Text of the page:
Hydrotherapy has long played an important role in the rehabilitation of humans and the benefits of utilising an underwater treadmill are increasingly being realised in animal rehabilitation. Canine hydrotherapy allows for rehabilitation to begin earlier, with patients able to begin therapeutic exercise within days of injury or surgery with minimal risk of re-injury1 and reduced pain.
Exercise in water has several unique advantages over exercise on land. Water unloads painful joints, allowing safe, controlled weight bearing on weak and/or painful limbs2 and walking in water has been shown to reduce pain, particularly in patients with osteoarthritis3. The buoyancy of water enhances movement at all joints below water level when using an underwater treadmill4,5. The hydrostatic pressure of water assists in the management of swelling which is particularly important for patients with acute injuries or following surgery.
Use of an underwater treadmill has further advantages over a dog pool in that we can control the speed and resistance an animal is exposed to. Studies also demonstrate that the muscles that sit closest to the joints and are most important for joint stability are only activated when the feet are in contact with the ground so the same benefits are not seen with swimming.
An underwater treadmill can benefit any animal presenting with joint pain or disease or animals with weakness, either secondary to disuse or neurological conditions. It is particularly useful in animals recovering from surgery or with multiple issues such as:
- Osteoarthritis especially if overweight/multiple joints affected.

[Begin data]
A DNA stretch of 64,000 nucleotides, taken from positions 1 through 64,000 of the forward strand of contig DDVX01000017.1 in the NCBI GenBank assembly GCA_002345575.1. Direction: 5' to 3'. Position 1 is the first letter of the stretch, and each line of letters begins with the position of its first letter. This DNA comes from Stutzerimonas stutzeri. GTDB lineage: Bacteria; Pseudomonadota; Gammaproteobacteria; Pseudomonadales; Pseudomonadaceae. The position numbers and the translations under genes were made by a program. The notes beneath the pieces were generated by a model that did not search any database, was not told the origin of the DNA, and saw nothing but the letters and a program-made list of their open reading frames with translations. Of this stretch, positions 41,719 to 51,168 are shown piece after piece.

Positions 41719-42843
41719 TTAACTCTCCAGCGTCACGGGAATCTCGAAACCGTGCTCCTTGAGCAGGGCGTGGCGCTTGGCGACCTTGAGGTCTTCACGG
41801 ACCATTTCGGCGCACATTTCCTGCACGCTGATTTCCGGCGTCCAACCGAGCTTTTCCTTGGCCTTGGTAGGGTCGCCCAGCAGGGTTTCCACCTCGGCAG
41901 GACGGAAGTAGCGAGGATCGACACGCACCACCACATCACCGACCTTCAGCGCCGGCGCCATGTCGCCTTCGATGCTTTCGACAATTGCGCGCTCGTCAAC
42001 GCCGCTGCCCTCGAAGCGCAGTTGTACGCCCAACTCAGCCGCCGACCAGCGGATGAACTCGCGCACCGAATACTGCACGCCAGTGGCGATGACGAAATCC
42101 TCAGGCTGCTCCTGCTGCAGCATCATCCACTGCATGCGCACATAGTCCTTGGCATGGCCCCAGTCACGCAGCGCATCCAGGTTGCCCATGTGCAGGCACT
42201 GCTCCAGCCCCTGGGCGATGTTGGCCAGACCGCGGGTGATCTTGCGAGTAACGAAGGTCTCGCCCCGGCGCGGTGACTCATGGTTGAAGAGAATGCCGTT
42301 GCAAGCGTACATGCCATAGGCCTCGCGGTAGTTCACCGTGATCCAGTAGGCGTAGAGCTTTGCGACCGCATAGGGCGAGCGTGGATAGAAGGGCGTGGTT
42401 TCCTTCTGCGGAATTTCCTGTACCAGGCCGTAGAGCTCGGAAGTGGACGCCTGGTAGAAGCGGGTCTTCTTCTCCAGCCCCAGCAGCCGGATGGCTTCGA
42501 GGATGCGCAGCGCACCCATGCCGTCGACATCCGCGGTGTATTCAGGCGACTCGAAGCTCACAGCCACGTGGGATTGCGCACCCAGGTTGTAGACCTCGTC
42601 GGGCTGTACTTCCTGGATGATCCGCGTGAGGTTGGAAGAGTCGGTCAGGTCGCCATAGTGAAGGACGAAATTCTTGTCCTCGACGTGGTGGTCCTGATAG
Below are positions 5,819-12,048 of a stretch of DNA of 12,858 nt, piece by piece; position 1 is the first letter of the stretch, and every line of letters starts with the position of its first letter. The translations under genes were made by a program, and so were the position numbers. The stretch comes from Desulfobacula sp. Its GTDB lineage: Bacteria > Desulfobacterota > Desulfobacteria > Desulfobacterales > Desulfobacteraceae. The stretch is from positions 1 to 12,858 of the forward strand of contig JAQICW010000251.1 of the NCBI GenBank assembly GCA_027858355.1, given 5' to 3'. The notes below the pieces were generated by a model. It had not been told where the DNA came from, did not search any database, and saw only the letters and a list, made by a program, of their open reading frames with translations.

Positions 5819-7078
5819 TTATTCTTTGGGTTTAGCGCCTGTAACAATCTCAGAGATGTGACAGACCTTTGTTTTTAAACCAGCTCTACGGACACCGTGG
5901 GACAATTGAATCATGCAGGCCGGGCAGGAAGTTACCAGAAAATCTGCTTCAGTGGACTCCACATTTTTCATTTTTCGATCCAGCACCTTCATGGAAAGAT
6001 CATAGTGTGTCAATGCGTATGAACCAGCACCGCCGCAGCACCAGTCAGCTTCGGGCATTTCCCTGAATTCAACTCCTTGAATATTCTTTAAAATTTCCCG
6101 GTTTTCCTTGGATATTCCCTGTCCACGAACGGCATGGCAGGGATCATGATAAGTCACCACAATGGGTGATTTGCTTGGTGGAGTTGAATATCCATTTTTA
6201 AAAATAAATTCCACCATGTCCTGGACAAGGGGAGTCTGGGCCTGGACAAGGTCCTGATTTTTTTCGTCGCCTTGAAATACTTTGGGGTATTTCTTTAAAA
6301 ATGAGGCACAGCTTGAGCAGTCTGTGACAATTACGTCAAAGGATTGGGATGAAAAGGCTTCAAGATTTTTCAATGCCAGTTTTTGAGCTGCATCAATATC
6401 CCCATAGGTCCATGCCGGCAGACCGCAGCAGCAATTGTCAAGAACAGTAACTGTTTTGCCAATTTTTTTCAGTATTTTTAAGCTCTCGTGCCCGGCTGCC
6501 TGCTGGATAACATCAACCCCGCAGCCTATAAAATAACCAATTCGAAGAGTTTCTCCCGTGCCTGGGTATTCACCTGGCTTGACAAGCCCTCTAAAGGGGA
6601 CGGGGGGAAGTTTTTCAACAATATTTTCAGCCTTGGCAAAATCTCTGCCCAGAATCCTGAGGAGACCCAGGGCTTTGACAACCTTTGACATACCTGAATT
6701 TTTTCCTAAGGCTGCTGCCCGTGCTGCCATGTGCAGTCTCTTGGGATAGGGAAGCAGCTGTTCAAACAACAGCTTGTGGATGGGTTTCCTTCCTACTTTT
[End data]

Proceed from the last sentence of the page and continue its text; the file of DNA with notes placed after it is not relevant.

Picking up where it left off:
- Elbow and hip dysplasias
- Intervertebral disc extrusions and protrusions
- Fibrocartilaginous embolism
- Any deconditioned animal with multiple co-morbidities.
The Small Animal Specialist Hospital has a dedicated Sports Medicine and Veterinary Rehabilitation centre where dogs and cats with osteoarthritis can undertake aquatic therapy and all sessions are supervised and planned by our Sports Medicine and Rehabilitation Veterinarian or our Animal Rehabilitation Therapists.
- Konilan, C (1999) Aquatic therapy: Making a wave in the treatment of low back injuries.Orthopaedic Nursing 18(1): 11–20.
- Steiss JE (2003) Canine rehabilitation. In: Braund, K.G. (ed.)Clinical Neurology in Small Animals – Localization, Diagnosis and Treatment. IVIS, New York.
- Silva LE, Valim V, Pessanha AP, Oliviera LM, Myamoto S, Jones A and Natour J (2008) Hydrotherapy vs conventional land-based exercise for the management of patients with osteoarthritis of the knee: a randomised clinical trial. Physical Therapy. 88(1):12-21.
- Jackson AM, Millis DL, Stevens M and Barnett S (2002) Joint kinematics during underwater treadmill activity.Second International Symposium: on Rehabilitation and Physical Therapy in Veterinary Medicine. Knoxville, Tennessee.
- Marsolais GS, McLean S and Derrick T(2003) Kinematic analysis of the hind limb during swimming and walking in healthy dogs and dogs with surgically corrected cranial cruciate ligament rupture.Journal of the American Veterinary Medical Association. 222(6): 739–743.
- Monk ML, Preston CA and McGowan CM (2006) Effects of early intensive post-operative physiotherapy on limb function after tibial plateau leveling osteotomy in dogs with deficiency of the cranial cruciate ligament. American Journal of Veterinary Research. 67(3): 529–36.